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Should we stop changing the clock in spring and autumn?

آیا باید به تغییر ساعت در فصول بهار و پاییز پایان دهیم؟

The U.S. Senate has approved a bill by Sen. Marco Rubio of Florida to make daylight saving time (DST) permanent across the country, ending the fall and winter hours. For the sun protection bill (or, in other words, daytime) to become law, it must be passed by the House of Representatives and eventually signed by President Joe Biden. But the Senate unanimously passed the resolution, which shows the strong support of lawmakers.

Scientists are not so optimistic about this phenomenon. Our awakening is controlled by a circadian rhythm in our time that is related to the solar cycle (the amount of light emitted). Although many researchers agree with the termination of the clock change, they also consider its disadvantages. The American Academy of Sleep Medicine issued a statement on the same day that the Rubio bill was passed: “The perpetuation of day and night ignores potential human health risks that can be prevented by setting a standard time.” “The Senate’s swift action does not allow for further discussion or further study,” the statement said. “We urge Parliament to take more time to assess the possible consequences before making such an important decision that directly affects all Americans.” According to the Academy’s 2020 position in the journal, summer time is less in tune with the innate human physiology of the circadian rhythm, and to some extent disrupts the natural seasonal regulation of the human body’s clock.

Less sunlight in the morning makes it difficult for humans to start the day, and more sunlight in the evening makes people sleep later. Darkness is a signal to the pineal gland in our brain that it is time to start producing melatonin – that is, our body is ready to lower its internal temperature and start sleeping. Early morning light is detected by the supraacistemic gland, which is located above the optic nerve, and its instructions cause our body to stop producing melatonin so that we can stay awake throughout the day.

The mismatch between time on the clock and the circadian rhythm means that work and school occur at times that are not biologically appropriate for our bodies – a phenomenon that researchers call “social jet lag.” “Studies show that social jet lag is associated with an increased risk of obesity, metabolic syndrome, cardiovascular disease and depression,” the article reported. Adolescents, in particular, are more vulnerable to this phenomenon because their circadian rhythms are more vulnerable than other age groups, and school and work commitments, even an hour earlier, are more harmful to them.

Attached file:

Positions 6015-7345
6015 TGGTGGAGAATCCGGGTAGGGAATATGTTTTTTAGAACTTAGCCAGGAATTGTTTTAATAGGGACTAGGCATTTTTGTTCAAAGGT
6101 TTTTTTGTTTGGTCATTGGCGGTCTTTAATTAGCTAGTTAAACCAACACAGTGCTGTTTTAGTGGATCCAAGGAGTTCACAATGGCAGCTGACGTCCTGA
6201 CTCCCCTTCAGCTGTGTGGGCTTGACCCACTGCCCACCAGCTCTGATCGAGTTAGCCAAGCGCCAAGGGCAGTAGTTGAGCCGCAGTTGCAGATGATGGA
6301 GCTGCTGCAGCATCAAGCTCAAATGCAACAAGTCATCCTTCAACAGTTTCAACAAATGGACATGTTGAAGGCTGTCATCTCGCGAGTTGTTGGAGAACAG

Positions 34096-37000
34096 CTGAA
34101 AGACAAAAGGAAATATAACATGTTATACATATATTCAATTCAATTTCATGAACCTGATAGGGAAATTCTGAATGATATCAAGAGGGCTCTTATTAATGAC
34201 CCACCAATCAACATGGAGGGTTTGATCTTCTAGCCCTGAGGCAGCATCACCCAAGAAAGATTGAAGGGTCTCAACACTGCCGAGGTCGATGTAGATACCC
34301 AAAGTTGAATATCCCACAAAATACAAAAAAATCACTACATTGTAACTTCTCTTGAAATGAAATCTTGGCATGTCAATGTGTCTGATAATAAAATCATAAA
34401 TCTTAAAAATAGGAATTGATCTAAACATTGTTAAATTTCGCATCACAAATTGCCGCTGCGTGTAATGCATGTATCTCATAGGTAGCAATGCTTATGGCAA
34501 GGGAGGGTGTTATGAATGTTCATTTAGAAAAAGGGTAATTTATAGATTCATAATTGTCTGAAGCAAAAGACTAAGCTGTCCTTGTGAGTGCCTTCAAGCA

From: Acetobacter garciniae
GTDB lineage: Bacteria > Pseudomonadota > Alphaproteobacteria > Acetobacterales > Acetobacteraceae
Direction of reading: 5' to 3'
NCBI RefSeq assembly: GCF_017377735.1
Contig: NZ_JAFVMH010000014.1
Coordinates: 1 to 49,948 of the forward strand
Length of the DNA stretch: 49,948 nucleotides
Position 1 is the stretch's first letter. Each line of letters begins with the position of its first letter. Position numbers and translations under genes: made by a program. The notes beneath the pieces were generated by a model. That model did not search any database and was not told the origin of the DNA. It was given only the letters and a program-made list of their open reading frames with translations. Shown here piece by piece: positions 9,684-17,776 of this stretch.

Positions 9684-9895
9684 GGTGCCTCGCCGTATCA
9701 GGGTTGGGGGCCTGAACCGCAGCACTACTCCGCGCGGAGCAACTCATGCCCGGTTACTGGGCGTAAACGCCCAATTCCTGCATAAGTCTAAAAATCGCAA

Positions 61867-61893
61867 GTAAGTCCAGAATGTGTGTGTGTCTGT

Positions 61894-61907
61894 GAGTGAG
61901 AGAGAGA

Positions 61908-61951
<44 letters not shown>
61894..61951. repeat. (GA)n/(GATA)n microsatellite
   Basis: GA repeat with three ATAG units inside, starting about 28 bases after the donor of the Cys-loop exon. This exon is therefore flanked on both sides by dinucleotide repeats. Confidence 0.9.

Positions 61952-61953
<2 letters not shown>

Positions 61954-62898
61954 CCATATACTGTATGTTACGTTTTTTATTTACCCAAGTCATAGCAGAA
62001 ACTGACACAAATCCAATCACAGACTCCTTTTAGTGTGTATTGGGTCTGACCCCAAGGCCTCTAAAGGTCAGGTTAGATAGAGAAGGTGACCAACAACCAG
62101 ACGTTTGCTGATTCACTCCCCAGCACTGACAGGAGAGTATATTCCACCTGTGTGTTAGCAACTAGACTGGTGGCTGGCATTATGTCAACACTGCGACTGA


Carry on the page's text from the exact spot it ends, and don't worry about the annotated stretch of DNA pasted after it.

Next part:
In support of the law of sun protection during the day, a Press release The Rubio website cites studies by the American Journal of Public Health and the Journal of Safety Research, which show that the sun reduces car crashes during the day. This is because in 1973-1974 – when the United States first enacted the law – more children were killed by cars in the early morning and when they went to school in the dark.

“While our state is fully prepared to provide security, the passage of this law will allow families to make the most of daylight,” Florida Sen. Rick Scott said in a press release, quoting Florida Sen. Rick Scott. Among the industries that support this law is the golf industry. Retailers, cafes and gas stations along the way are also in favor of passing the law.

Ed Markey, a supporter of the bill and a Massachusetts senator, claims the move adds an extra hour of sunshine to 365 days a year. Unfortunately, the weather – whether sunny or cloudy – is beyond the control of Congress. Every day, the planet – in other words, every country – experiences certain climatic conditions. So no matter what the weather conditions are, you can protect the sun by changing the clock – no matter what the clock shows.

Change the clock

Changing the clock to protect the sun transmits one hour of sunlight from morning to evening – in winter for New York City, the sun rises from 7:10. This will give people an hour more sunshine at the end of the day, but they will have to endure the darkness of the morning. Thus, this law only puts different labels on time. To think that we can change our circadian rhythms in this way, such as trying to lose weight by converting numbers from kilograms to grams, or trying to cool down on a summer day by changing the temperature from Celsius to Fahrenheit.

“I think an extra hour at the end of the day is very enjoyable, and in return we can put up with an early hour of darkness in the early morning,” CBS News quoted Sen. Roy Blunt of Missouri as saying.

The United States has been in this situation before: In December 1973, in response to the Organization of the Petroleum Exporting Countries (OPEC) oil embargo, Congress implemented a permanent summer hour, hoping to save energy. The idea was initially welcomed and gained 79% of the vote in opinion polls. When people experienced their first winter in modern times, the rating dropped sharply to 42 percent. So it’s not clear if repeating such an experience – changing the clock – would be an interesting task.

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